The Lake House

The Lake House by Helen Phifer Read Free Book Online

Book: The Lake House by Helen Phifer Read Free Book Online
Authors: Helen Phifer
had moved on. After all, it had nothing to feed on so there wasn’t really any reason for it to be hanging around beneath her house. She went back to the shortbread she had begun to roll earlier.
    Seamus walked back along the corridor and was surprised to see the cellar door was now shut when he knew he had left it wide open. Probably a draught – this was a big house and he’d gone outside. He pulled it open and pressed the button on the torch. Before he could move he heard some strange, tinny music coming from somewhere down in the dark. It reminded him of the old jack-in-the-box his dad had given to him when he was a kid. It had a scary clown that freaked the shit out of him every time he wound the little handle, never knowing when the fucker would pop up and make him scream. In the end, he’d given it back to his dad and told him that it gave him nightmares. His dad had laughed until he’d cried and called him a big girl but Seamus hadn’t cared. He hadn’t wanted it in his bedroom.
    He was much older and wiser now and shrugged to himself. He must have knocked something over on his way out of the cellar. The quicker he got out of here, the quicker he could pocket the cash before his mates turned up. He made his way down the steps and got a whiff of something that smelt of rotting flesh, smoke and lake water.
    Martha was clattering around in the kitchen. The kettle was boiling. She had just slid the tray of shortbread into the oven and slammed the door shut. After she’d poured the milk and set the teapot on the table to brew, she heard the noise and her heart missed a beat. She knew that sound. It was for ever etched into her memory. That jack-in-the-box had been Joe’s favourite toy and he had spent hours turning the handle and playing the music. She felt her legs begin to wobble. Either that man was messing around or something terrible had happened.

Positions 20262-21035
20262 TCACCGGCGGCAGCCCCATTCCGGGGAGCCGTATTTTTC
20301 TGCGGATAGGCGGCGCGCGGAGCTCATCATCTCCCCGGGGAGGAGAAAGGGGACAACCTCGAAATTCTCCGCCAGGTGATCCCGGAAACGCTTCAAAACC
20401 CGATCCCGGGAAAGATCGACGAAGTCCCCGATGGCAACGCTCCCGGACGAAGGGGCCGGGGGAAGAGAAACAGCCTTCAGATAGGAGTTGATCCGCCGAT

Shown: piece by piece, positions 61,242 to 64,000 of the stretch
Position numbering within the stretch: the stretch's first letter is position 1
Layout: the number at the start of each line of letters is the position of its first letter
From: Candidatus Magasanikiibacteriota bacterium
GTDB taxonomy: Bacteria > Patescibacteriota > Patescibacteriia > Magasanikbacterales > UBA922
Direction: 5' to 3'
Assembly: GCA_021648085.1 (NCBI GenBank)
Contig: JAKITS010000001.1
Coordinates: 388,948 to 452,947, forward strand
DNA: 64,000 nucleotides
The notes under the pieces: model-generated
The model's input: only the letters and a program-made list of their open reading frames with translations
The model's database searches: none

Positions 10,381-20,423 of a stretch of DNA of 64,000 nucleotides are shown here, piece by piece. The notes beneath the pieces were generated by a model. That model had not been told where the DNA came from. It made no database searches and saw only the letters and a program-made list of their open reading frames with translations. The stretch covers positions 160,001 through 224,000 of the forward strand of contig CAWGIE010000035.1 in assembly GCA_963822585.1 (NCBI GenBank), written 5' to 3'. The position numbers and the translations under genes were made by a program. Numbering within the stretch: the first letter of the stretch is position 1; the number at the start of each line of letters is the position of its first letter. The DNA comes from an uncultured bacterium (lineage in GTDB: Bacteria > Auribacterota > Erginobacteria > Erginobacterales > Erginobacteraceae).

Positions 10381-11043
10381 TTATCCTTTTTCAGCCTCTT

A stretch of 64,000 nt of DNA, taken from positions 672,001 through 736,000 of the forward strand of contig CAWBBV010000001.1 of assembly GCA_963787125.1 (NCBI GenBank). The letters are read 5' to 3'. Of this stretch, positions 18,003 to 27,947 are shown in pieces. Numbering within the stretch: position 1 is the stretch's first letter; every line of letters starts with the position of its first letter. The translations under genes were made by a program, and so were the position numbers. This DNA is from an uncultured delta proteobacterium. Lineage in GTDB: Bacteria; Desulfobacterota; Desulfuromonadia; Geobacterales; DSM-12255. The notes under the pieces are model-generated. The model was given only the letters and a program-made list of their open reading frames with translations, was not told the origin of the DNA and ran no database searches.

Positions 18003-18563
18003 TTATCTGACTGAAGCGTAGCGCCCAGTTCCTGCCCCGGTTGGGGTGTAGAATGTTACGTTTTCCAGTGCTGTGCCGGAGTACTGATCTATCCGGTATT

Forcing herself to move, she walked slowly towards the open cellar door. The first thing she noticed was that the smell had gone. He must have cleared the blockage and be rooting around in her belongings. She reached the top step, her fingers brushing against the ancient Cree Indian symbols her father had carved into the back of the cellar door a long time ago to protect them all from the monster that lived down there. He had promised her when they had been done that the thing could not come past them because they were full of ancient Indian power, and she had believed him wholeheartedly. She looked down to the bottom of the steps and saw the circle of light shining into the blackness from the torch, which was now on the floor.
    ‘Are you all finished? I’ve made you a cup of tea and if you’ve got a few minutes to spare there will be some fresh shortbread coming out of the oven to go with it.’
    She was greeted by silence. Then something began to shuffle in the dark and she heard a high-pitched shriek of terror, but it sounded as if it came from somewhere underneath the ground miles away. Terrified, Martha stepped back and slammed the cellar door shut, sliding the bolts across as fast as her shaking hands would let her. She couldn’t do anything to help and she crossed herself, begging God for his forgiveness. Picking up the phone she did the only thing she could think of and rang the police.

Chapter Four
    When Annie got into the station she passed the sergeant’s office and heard Inspector Cathy Hayes muttering on the phone to someone. She carried on to the small changing room and hung her jacket up, zipping herself into her body armour and taking hold of her belt. She walked through into the office and was surprised to see an older man sitting at Jake’s desk. Looking at his collar number she saw it began with a seven, which meant he was a special constable and, judging by the sheen of sweat on his brow and the way he kept tapping his foot, a very new one at that.
    ‘Hi, I’m Annie. Is this your first day?’
    He nodded, then jumped up and held out his

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